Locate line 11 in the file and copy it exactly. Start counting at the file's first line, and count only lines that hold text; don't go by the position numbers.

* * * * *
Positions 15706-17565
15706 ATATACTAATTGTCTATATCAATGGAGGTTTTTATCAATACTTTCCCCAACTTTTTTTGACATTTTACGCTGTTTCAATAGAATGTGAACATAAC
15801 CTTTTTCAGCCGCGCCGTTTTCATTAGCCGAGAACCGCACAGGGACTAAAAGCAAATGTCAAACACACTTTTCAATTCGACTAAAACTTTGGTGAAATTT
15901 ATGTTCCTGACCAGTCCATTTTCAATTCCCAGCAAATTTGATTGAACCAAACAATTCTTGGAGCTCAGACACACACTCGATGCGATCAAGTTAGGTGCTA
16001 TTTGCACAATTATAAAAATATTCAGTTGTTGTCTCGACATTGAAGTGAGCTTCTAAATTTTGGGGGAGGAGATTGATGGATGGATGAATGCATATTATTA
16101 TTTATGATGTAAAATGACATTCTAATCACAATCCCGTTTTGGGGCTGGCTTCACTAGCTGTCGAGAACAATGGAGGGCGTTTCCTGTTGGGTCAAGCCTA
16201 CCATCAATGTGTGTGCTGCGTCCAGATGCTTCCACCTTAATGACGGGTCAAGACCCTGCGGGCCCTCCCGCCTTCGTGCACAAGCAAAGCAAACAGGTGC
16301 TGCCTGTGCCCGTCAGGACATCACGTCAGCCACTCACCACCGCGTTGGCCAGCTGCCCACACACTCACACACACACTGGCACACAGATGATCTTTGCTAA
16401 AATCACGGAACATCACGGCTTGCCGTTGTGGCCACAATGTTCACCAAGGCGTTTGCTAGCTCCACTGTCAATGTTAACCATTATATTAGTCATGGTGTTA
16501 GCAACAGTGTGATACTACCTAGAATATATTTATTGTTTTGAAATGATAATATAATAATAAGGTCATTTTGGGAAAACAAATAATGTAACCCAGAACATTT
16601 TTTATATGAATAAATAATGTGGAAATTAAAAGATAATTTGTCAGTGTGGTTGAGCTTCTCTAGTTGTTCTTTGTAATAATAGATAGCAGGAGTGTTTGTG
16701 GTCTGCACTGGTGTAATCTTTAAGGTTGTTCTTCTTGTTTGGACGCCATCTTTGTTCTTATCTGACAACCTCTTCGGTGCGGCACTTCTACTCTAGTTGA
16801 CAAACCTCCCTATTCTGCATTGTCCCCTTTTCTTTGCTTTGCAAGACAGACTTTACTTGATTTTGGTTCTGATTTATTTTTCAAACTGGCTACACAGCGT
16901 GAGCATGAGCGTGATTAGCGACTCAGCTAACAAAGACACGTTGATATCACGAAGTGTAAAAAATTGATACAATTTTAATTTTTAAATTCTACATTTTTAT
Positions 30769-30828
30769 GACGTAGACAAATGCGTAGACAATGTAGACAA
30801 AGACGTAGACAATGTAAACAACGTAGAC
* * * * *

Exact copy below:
16601 TTTATATGAATAAATAATGTGGAAATTAAAAGATAATTTGTCAGTGTGGTTGAGCTTCTCTAGTTGTTCTTTGTAATAATAGATAGCAGGAGTGTTTGTG